And for the first time the picture became clear about what incest really meant in many cases. It wasn’t simply a low level crime to be swept under the carpet in case it scratched people’s sensitivities. It frequently involved children being abused by members of their close family, repeatedly, over many years.

Slowly but surely as the years rolled on the NSPCC continued to press the message about the prevalence of child sexual abuse, while encouraging victims to come forward. During this time the corrosive effects of this most insidious crime have been painfully detailed by many of those whose lives have been derailed by it. And of course the details of the hundreds of opportunistic sexual assaults committed by Jimmy Savile have been indelibly branded onto the nation’s consciousness.

It’s been a long road - particularly for those who were raped or otherwise abused as children and are now well into their later years - to bring society around to accepting that this is not to be treated as a dark secret that we really don’t want to expose to daylight. Many of those who called our helpline during the early days of the Savile investigation had never told anyone about the traumatic events of their childhoods despite the fact they had reached retirement age.

So, having buried the taboo, we seem to be in danger of giving it the kiss of life with the way some cases of alleged abuse are now being perceived.

It’s quite right that all claims of sexual assault should be investigated, tested and, where there is a case, pursued through the judicial system. No one is above the law, whether a ‘celebrity’ or a lord.

But we seem to have lost a sense of perspective when it comes to these crimes with vast resources being allocated to a handful of cases while many thousands of reported incidents are virtually on hold.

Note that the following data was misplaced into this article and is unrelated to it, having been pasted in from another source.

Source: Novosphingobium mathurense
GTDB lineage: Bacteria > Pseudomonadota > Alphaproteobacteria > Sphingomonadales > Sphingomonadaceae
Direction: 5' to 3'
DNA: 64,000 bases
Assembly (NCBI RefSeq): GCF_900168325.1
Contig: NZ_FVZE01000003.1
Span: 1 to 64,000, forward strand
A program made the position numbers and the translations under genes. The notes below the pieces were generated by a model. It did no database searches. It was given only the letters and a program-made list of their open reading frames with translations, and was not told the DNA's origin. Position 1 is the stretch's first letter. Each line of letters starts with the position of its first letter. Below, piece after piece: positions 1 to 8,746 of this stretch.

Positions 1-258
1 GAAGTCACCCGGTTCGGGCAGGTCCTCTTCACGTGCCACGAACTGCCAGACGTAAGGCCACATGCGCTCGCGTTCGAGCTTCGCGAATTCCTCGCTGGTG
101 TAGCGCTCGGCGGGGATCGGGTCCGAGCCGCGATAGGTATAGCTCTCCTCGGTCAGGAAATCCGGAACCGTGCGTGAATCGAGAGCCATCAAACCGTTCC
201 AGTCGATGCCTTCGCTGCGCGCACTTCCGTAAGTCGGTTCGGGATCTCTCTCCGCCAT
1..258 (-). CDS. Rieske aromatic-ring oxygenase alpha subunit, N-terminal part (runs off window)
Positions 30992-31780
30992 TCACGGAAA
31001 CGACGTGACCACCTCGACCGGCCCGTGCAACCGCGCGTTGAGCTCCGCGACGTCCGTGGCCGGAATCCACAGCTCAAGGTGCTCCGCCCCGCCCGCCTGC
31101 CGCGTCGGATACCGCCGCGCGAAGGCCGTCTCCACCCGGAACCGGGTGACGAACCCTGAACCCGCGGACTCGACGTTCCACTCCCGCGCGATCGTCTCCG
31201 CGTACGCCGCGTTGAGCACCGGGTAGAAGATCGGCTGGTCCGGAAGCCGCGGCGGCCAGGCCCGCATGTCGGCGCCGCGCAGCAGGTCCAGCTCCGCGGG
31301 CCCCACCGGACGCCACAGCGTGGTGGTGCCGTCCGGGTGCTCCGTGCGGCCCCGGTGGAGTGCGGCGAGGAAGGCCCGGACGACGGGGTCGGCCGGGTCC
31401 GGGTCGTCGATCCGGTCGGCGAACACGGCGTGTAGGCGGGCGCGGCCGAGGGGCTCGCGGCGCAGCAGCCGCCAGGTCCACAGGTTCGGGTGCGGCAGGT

The police should never have to apologise for investigating crimes and following leads. However, if allegations are false or cannot be substantiated they should say so. This would be a strength not a weakness.

It is, of course, difficult that in many of the high-profile cases of recent times the identities of those under investigation have not been officially released by the police but have come to light through other means. Yet we have to deal with the world as it is not as we wish it would be and once names are common knowledge the results of the investigations centring on them should be made public.

When it emerges that someone in the public eye is being investigated for non-recent child abuse it obviously stirs the interest of the media whose appetite can be insatiable. This puts pressure on the police who don’t want to repeat the mistakes of the past by allowing offenders to slip through their hands.  And so there is a danger, as has been seen in recent cases, that officers lack confidence in declaring there is a lack of evidence or the allegations are not true. 

The disproportionate weight of media attention given to say, Sir Edward Heath, as opposed to the Bradford grooming gang sentenced this week, shows there is a danger the pendulum is swinging too far the other way. This threatens the painstaking work invested in ensuring the public and our institutions recognise child abuse as a very real danger. 

Whilst high profile cases have helped the cause there is now a real risk that the all-encompassing focus on them does both victims of abuse and those advocating on their behalf a fundamental disservice.

As the public watches high -profile cases collapsing amidst a media fanfare genuine convictions made across the country week in week out go virtually unannounced. If this trend continues they may start to believe that child sexual abuse isn’t the prolific problem we know it to be.

So, while detectives peer into the mists of time, searching for long lost clues, we have to face the unpalatable possibility that offences being committed today will in turn only be investigated fully in years or decades' time because there is not the manpower to deal with them right now.

So, now the Goddard Inquiry is in full swing, taking evidence about allegations of child sex crimes involving ‘well known people’ as well as institutional abuse, how do we ensure we don’t fail today’s victims?

If they start to think their stories are going to be diminished by the continuing furore over how some senior public figures have been treated by the police they will stay silent. Therefore we have to continue to encourage them to come forward, to give them the confidence of knowing they will be listened to.

If we don’t we will find ourselves back in those incestuous days where people conspired to say and do nothing to prevent child abuse.

Peter Wanless is Chief Executive of the NSPCC.